Waiting List – Ticketmaster

DESKTOP | MOBILE –¬† Provide a new alert service


  • Lead the creative team encharged of the project.
  • Assist the UX team with research and future journey
  • Cooperate with different teams in order to understand the technical feasibility
  • Liaise with the Marketing team regarding Adverts and marketing push
  • Test and assure the product is ready to go live in the different markets



The expectation built around a specif artist gig is always very high, multiple fans around the world wait hours and hours on our website to guarantee the best tickets on even just a seat that can allow them to watch their favorite artist.

Even after such a high dedication from our fans, we can’t always guarantee the tickets that they expect. To avoid the journey to be over for them we introduced a tool that can trigger alerts when those tickets are back.

Waiting list is a simple tool that will notify our users when tickets matching their preferences become available.

For the fan perspective, this will allow the user to have the chance to come and back and buy a ticket at a later stage, but for the client, it will allow us to understand the level of interest there is in our events/tour/artists from the Ticketmaster fans in order to decide if there’s a case for extending allocation, release a rolling date or even plan future tours.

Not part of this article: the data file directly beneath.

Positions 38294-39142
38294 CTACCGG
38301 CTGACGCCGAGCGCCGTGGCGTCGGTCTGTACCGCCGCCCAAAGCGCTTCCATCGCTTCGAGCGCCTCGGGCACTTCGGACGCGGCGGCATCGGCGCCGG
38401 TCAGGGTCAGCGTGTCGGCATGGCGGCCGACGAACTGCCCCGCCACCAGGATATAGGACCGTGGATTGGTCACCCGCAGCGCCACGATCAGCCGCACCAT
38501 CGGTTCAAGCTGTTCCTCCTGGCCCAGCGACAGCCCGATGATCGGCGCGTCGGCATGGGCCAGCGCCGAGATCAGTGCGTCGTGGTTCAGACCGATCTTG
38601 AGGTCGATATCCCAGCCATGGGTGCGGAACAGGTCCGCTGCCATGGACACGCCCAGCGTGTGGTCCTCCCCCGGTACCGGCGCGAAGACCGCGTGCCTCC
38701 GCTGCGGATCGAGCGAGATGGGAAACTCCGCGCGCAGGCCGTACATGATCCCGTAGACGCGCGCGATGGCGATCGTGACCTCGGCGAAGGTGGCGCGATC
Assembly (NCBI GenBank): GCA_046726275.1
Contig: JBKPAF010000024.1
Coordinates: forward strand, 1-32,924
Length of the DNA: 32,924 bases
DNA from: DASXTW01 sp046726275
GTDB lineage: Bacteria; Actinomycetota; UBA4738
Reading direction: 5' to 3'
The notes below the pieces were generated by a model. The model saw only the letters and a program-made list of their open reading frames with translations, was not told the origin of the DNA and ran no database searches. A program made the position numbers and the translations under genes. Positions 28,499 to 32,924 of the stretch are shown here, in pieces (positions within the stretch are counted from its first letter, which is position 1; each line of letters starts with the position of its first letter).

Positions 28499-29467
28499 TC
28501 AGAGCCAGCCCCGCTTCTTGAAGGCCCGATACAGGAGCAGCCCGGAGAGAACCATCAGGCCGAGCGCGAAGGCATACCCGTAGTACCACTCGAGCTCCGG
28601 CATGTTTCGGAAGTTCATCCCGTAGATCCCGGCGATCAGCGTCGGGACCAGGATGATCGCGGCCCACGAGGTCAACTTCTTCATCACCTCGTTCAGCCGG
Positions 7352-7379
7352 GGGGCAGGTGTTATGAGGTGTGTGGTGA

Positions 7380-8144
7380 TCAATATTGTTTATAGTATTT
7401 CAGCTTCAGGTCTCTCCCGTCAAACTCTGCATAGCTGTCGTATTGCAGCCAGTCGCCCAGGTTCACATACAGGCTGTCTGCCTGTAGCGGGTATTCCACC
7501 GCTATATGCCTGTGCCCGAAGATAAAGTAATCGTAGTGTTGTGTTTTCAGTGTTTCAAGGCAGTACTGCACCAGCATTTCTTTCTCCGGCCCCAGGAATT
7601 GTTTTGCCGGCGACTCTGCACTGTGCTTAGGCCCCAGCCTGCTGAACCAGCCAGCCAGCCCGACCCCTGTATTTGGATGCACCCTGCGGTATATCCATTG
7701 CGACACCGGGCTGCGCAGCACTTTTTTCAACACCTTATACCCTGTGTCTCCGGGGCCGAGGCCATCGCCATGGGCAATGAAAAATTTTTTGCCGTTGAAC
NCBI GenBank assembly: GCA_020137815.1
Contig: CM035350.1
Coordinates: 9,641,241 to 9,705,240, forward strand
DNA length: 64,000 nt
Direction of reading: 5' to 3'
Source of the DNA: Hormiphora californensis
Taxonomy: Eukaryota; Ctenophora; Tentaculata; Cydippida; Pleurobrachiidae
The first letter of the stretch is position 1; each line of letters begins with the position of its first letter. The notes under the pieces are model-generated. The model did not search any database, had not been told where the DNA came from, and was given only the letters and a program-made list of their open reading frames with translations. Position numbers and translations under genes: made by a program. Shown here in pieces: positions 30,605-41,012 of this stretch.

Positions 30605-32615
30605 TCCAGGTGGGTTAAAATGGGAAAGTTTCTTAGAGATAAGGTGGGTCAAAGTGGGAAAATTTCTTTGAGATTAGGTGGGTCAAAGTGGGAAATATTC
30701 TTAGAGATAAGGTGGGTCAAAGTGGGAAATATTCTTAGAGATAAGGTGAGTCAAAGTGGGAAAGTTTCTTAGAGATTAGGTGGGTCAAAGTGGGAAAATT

To understand the impact across the journey, we had to identify the multiple ramifications that we need to create to make sure the tool will cover all the different scenarios.


Step 1 – Case scenarios

We did an evaluation to confirm when would the Waiting List toll will trigger. We concluded that only the 6 / 7 / 8 and 9 would trigger the Waiting List option

  • 6 – The event has started or has already happened
  • 7 – Tickets are no longer available online but might be available at the box office
  • 8 – Tickets went fast and we are unable to find more right now.
  • 9 – Tickets are not available, the user will have to check later.

Step 2 – Sketch

After identifying the different scenarios the next step was sketching a rough idea of how the journey would look like ( 6 / 7 / 8 & 9 / Not Tickets found).



Step 3 – Design

We identified all the different scenarios and quickly mocked up a user journey.

Our next step is to pass the process to design and create a pixel-perfect experience.

Scenario 6

Event already happened

For Scenario 6 the user can’t really interact with the Waiting List but we had to design the page for when the user lands on the Event detail page (EDP).

We don’t give the user the opportunity to interact with the Waiting List but we give the users an escape point.

We allow The user to pick a different date to avoid the user leaving the EDP therefore losing conversion.

Scenario 7

Tickets are no longer available online but could be available at the box office

For Scenario 7 as per scenario 6 the user can’t interact with the Waiting List, we designed the EDP with a different messaging.

The user won’t be capable of purchasing tickets online but tickets might be available at the box office.

Scenario 8 & 9

This scenario allows the user to interact with the Waiting List.

The user will have to be logged in, if not the user won’t be capable of subscribing for alerts.

Waiting list will ask you to share your phone number or email. The user will be subscribing for email, text message, or both notifications.


We released an MVP to be used primarily for tours/events. The tool was tested in markets as Ireland, Australia, and New Zealand.

The engagement level was very high and we’re now planning a phase 2 design and release by end of 2020 or Q1 2021.

Thank you!